University of St Thomas (MN) St. Paul, MN, United States
Background/Question/Methods Expansion of urban agriculture in recent years has increased the importance of understanding its potential role as green-blue infrastructure. However, there is little information available on possible externalities on the surrounding environment in terms of nutrient losses. In this study, we quantified nutrient losses for nitrogen (N) and phosphorus (P) by measuring weekly nutrient leachate from May to November in 2020 and 2021 by using lysimeters at 47 measuring points divided among 19 ground- and soil based urban gardens in Linköping, Sweden. In addition, we collected annual soil samples and gathered data about nutrient management practices by interviews with gardeners and calculated nutrient balances (inputs – estimated harvest outputs).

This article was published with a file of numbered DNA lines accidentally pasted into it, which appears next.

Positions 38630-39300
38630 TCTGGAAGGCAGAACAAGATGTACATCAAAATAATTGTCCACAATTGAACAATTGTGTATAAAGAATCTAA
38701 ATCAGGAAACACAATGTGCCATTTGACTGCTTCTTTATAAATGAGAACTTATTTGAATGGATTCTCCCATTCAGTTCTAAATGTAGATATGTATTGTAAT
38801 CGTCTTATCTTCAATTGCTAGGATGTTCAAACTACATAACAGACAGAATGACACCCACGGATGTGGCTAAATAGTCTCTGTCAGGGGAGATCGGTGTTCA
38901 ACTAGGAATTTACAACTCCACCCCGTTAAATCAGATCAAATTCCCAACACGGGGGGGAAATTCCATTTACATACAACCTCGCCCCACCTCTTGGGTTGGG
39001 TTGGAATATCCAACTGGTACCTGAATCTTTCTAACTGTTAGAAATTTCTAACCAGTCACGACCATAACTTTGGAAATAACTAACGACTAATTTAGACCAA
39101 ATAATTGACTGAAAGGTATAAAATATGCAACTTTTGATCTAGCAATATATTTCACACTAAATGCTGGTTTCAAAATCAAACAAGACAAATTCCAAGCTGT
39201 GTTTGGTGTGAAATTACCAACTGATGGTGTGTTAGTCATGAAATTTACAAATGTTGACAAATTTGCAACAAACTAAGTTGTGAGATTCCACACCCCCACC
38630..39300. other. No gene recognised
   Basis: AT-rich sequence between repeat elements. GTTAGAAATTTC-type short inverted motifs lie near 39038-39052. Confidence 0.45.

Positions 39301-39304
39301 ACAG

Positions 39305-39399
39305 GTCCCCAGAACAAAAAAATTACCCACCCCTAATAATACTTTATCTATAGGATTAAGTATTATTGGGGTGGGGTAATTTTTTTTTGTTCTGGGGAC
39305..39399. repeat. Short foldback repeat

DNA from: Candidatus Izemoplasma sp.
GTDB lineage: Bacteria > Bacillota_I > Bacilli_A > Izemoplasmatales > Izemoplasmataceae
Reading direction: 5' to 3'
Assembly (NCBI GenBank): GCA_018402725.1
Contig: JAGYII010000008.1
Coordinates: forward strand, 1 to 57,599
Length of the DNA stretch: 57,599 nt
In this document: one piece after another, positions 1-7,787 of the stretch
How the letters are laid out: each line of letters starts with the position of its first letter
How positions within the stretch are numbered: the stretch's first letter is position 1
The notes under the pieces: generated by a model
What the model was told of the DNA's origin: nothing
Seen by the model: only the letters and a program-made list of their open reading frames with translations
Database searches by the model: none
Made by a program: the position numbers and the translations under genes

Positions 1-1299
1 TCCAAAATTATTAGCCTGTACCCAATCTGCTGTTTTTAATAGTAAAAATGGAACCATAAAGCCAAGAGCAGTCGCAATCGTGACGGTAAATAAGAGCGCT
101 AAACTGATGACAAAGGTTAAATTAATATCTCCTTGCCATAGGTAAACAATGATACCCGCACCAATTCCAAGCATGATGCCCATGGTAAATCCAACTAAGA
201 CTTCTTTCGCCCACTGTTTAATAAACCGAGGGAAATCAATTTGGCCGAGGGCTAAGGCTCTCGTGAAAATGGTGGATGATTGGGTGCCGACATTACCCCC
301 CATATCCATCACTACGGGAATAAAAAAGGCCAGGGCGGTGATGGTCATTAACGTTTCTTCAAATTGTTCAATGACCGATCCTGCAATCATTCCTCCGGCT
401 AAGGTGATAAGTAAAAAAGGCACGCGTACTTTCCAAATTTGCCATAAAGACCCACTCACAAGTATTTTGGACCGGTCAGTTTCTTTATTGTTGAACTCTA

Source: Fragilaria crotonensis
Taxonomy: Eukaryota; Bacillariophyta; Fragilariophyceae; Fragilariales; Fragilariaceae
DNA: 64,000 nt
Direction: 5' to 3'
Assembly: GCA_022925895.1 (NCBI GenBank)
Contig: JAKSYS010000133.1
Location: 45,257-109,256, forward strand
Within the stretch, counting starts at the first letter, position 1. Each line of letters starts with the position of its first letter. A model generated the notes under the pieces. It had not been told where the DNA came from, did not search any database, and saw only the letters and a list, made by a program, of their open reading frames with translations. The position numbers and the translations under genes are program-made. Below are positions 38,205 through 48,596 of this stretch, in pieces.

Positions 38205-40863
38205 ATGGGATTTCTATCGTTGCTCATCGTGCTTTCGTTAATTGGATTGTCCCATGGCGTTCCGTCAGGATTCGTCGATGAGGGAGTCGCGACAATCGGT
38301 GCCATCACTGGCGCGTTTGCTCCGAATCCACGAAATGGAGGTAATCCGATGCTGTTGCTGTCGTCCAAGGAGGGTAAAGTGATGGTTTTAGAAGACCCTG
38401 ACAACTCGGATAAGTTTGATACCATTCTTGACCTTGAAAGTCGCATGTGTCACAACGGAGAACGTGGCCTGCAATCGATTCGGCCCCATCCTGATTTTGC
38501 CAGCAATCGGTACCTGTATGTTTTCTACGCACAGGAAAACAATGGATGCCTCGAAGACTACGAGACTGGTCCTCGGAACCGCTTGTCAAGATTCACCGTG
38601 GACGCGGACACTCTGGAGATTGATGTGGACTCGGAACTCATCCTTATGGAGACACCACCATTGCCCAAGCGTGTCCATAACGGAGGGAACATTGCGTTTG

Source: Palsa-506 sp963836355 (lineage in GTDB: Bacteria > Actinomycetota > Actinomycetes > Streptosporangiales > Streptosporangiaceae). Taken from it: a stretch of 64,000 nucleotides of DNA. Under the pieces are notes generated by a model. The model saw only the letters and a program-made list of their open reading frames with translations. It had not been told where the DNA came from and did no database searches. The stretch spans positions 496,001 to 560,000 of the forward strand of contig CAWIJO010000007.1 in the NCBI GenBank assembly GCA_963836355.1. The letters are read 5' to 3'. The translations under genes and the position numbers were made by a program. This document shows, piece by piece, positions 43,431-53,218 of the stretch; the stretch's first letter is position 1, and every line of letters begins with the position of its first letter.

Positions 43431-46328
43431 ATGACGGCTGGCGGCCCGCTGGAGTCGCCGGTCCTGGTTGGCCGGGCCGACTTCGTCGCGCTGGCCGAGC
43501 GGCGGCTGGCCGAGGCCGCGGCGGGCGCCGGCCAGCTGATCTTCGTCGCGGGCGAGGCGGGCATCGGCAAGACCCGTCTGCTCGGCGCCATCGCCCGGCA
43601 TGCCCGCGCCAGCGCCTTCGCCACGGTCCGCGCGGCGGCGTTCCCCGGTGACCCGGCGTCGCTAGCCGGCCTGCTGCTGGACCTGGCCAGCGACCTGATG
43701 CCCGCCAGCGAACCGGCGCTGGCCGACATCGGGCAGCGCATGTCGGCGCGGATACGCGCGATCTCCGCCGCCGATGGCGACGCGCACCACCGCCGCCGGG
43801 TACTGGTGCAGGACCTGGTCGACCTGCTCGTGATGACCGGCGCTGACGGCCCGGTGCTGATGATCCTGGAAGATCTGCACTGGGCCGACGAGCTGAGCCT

Nutrient inputs applied by gardeners often exceeded average estimated crop uptake, resulting in high nutrient surpluses with mean values of 28,7 g N m-2 and 6,4 g P m-2 per growing season. The results show that current nutrient management in urban agriculture can result in high nutrient leachate losses, with values up to 56,90 g N m-2y-1 and 9,62 g P m-2y-1. Even for gardens with low nutrient inputs, leachate losses can still be high, influenced by other factors such as precipitation and soil structure. Soil nutrient values were high in most gardens. We found a high variability of nutrient inputs and losses between gardens, but also between years. A decrease in inputs for most gardens may have contributed to lower average cumulative half-year leachate losses of 3,52 g N m-2 and 0,34 g P m-2 in 2021 versus 4,81 g N m-2 and 0,47 g P m-2 in 2020. Our ongoing study demonstrates that over-application of nutrients in urban gardens, often derived from organic materials, may be leading to high nutrient leachate losses. As nutrient leachate seems to be affected by garden nutrient management and soil structure, there are concrete opportunities for improving nutrient cycling in urban agriculture.